Managing Director Brian Lee Crowley looks at why the government nationalized Trans Mountain, which according to Munk Senior Fellow Sean Speer is another example of economic enfeeblement. Carin Holroyd and Munk Senior Fellow Ken Coates explore what this decision can teach us about the challenges facing investment in Canada.
Yet, as Coates and Stephen Buffalo write, Canada’s natural resource economy could also benefit from a full Indigenous partnership – a realization that countries like Taiwan are beginning to understand, according to Coates and Holroyd. An important step was recently established with the Ontario government’s revenue-sharing plan with First Nations, as noted by Coates and Stephen Crozier.
Canada’s economy could use such an injection of entrepreneurship. Munk Senior Fellow Philip Cross outlines the high economic costs associated with the government’s carbon tax plan, while Senior Fellow Linda Nazareth takes issue with the government’s plans for gender-equal pay. Speer also joins Robert Asselin to offer a guide for fixing Canada’s economic competitiveness.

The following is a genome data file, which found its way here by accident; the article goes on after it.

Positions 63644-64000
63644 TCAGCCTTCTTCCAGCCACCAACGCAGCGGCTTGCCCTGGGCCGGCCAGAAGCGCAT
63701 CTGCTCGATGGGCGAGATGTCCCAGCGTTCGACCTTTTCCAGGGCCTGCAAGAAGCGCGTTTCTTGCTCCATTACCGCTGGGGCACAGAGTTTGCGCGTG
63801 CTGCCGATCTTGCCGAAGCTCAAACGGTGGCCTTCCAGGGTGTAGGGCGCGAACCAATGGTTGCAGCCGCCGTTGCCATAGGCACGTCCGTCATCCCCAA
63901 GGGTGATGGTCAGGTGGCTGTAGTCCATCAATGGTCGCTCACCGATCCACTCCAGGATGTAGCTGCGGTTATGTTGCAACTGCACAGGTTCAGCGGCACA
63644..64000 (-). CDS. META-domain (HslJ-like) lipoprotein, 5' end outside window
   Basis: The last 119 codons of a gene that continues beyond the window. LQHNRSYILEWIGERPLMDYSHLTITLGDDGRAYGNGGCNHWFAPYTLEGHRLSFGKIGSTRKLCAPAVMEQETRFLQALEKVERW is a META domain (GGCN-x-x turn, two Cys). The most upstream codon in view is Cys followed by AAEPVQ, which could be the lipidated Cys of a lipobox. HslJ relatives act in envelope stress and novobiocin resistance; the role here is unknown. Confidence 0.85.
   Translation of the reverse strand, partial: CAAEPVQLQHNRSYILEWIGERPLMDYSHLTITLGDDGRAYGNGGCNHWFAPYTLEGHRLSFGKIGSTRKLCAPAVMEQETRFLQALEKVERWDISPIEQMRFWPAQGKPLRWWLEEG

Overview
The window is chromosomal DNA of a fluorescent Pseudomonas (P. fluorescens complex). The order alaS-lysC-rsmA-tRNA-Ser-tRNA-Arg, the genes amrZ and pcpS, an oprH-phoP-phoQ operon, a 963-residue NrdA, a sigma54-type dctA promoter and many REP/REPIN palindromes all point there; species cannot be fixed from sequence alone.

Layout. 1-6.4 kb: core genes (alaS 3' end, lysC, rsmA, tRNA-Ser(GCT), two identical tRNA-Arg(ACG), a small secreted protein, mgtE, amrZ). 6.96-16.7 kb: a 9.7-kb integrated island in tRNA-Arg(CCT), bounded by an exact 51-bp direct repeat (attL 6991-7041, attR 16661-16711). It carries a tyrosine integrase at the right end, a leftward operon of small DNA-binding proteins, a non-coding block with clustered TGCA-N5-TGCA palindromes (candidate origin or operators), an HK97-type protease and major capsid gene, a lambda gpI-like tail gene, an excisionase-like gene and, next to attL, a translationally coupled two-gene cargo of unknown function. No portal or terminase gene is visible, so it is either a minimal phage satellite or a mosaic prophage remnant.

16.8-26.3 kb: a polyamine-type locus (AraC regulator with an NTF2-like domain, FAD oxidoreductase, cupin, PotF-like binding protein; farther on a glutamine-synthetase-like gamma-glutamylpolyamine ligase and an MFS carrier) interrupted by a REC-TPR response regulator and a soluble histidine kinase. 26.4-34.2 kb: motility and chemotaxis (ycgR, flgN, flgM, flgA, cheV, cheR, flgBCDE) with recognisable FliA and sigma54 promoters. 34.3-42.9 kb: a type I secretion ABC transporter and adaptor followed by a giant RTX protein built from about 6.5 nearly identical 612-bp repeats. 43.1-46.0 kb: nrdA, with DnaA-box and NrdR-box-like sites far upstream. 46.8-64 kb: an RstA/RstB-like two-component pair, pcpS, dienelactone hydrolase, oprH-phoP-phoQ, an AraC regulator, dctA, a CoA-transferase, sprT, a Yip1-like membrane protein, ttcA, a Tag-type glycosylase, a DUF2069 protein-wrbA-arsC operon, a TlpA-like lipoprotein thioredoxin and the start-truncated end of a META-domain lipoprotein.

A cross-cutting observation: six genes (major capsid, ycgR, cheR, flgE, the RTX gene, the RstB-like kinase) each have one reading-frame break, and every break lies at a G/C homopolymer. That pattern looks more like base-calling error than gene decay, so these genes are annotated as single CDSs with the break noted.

Most importantly, the federal government must also deal with NAFTA negotiations and a Canada-US trade war on the horizon. Munk Senior Fellow Laura Dawson makes clear that no one will win in a trade war – a point reiterated by former Republican Congressman Charles Boustany. Cross looks at the buoyant business climate in the US compared to the weak investment in Canada. Meanwhile, Larry Martin provides some recommendations on how to best increase market access in trade negotiations like NAFTA.
This issue also includes insightful articles on the need to strengthen pharmacare, the Supreme Court’s Comeau decision, the national security challenges facing Canada, particularly from China and Russia, and what Canada could do to help strengthen the G7.
We hope you enjoy the latest edition of Inside Policy.